Purpose: There is little data on the effects of cancer chemotherapy in pregnant women. The objective of this study was to describe pregnancy outcomes of women exposed to cancer chemotherapy, recorded in the French Terappel database.
Methods: We performed a descriptive, prospective study of the pregnancies of women exposed to cancer chemotherapy recorded in Terappel between June 1984 and December 2016. Terappel is a French database that has recorded questions of health professionals and/or individuals at the Regional Pharmacovigilance Centres about drugs and pregnancy. For each question, pregnancies are monitored and the outcome is recorded in the database.
Results: In total, 75 questions about "anti-cancer drugs and pregnancy" received by 16 Regional Pharmacovigilance Centres between 1997 and 2016 were recorded in Terappel. Breast cancer accounted for 62.7% of the cases, followed by leukaemia (13.3%) and lymphoma (9.3%). Cyclophosphamide is the leading anti-cancer drug with 40.0% of exposed pregnant women, followed by 5-fluorouracil (34.7%), epirubicin (32.0%), tamoxifen (26.7%), and doxorubicin (16.0%). Among the 75 pregnancies, we observed 55 births with 57 children (73.3%) (two cases of twins), nine medical terminations of pregnancy (12.0%), six voluntary terminations of pregnancy (8.0%), three intrauterine foetal deaths (4.0%), and two miscarriages (2.7%). We found a malformation rate of 7.8%. Sixteen of 57 (28.1%) newborns developed one or more neonatal pathologies.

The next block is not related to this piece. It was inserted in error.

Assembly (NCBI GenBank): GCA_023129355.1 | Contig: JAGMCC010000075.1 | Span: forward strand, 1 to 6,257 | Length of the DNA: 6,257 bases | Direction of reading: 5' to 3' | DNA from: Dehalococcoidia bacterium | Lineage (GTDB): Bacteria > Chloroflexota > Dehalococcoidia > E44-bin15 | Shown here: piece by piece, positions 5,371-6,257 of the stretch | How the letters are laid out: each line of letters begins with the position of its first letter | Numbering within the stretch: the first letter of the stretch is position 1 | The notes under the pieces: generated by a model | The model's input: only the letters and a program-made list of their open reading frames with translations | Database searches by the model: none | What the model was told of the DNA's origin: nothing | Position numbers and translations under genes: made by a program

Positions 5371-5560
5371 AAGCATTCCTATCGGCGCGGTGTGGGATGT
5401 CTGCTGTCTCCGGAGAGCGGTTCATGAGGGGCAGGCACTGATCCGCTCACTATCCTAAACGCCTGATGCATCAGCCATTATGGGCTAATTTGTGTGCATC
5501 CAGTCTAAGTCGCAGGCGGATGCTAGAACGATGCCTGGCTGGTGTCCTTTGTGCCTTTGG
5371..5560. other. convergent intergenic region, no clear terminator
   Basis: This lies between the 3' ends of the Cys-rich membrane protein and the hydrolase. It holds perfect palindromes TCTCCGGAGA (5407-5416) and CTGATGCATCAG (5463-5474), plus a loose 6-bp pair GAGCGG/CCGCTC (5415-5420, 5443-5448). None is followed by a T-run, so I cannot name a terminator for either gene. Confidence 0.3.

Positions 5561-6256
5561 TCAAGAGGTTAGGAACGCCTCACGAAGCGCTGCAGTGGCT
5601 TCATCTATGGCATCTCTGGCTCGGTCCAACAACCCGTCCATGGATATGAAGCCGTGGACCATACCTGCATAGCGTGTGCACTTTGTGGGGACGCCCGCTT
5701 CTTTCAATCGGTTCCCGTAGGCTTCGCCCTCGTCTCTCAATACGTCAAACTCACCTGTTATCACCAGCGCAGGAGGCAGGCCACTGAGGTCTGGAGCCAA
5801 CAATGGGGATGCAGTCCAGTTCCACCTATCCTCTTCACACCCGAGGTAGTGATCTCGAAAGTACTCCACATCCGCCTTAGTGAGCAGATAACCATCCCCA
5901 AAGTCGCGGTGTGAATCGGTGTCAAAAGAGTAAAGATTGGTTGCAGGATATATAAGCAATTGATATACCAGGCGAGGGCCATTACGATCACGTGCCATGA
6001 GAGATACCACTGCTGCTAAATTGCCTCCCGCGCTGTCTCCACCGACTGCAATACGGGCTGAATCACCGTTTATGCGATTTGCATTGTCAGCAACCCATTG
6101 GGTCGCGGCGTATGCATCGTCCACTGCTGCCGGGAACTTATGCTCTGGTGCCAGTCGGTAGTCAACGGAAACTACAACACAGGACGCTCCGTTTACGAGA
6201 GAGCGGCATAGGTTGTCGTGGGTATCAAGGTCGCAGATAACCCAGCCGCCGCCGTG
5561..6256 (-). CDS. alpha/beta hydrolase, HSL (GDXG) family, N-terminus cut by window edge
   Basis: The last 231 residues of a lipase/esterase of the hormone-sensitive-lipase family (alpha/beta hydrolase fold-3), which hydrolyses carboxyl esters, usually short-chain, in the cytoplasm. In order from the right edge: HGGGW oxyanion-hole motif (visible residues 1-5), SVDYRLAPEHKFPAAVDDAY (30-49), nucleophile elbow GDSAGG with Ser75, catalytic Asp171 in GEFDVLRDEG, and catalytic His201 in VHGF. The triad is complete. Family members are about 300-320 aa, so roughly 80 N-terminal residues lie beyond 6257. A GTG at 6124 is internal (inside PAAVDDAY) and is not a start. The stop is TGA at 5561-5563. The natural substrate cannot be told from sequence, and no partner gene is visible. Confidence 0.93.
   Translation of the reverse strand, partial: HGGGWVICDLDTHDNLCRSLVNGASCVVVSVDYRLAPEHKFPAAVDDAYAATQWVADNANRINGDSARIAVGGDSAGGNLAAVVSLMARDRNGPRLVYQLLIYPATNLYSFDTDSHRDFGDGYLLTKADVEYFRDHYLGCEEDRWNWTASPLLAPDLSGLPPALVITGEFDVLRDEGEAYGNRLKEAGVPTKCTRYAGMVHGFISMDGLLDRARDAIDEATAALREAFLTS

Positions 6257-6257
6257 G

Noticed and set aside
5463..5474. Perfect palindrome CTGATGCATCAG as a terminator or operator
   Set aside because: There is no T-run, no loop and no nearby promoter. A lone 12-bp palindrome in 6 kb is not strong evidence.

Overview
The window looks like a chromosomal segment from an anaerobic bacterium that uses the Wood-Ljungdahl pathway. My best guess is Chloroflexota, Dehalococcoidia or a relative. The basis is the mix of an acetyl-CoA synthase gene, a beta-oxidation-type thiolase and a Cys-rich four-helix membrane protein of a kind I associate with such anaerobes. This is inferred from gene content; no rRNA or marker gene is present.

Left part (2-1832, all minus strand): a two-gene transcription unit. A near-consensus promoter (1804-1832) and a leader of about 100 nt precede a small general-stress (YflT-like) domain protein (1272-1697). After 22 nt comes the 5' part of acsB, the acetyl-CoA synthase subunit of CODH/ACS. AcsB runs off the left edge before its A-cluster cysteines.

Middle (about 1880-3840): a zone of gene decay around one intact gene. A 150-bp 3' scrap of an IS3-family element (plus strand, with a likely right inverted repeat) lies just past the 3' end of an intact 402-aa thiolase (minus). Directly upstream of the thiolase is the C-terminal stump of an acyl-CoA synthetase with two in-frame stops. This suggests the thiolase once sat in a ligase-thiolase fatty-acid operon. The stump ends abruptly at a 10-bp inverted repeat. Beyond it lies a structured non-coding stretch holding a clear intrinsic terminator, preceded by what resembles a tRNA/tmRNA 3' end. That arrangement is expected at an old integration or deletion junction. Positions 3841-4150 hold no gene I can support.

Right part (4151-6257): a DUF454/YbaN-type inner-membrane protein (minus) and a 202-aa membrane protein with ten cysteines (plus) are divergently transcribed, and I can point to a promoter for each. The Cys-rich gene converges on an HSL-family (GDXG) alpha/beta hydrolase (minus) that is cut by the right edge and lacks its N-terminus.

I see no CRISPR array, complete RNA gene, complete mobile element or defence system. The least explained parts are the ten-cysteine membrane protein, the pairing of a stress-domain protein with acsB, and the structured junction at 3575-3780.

Conclusion: Pregnancy of women taking anti-cancer drugs resulted in birth in 73% of cases. Nevertheless, pregnant women exposed to cancer chemotherapy remains at risk of malformations and neonatal conditions related to prematurity and drugs.
Keywords: cancer; chemotherapy; malformation; neonatal pathology; pharmacoepidemiology; pregnancy.
© 2018 John Wiley & Sons, Ltd.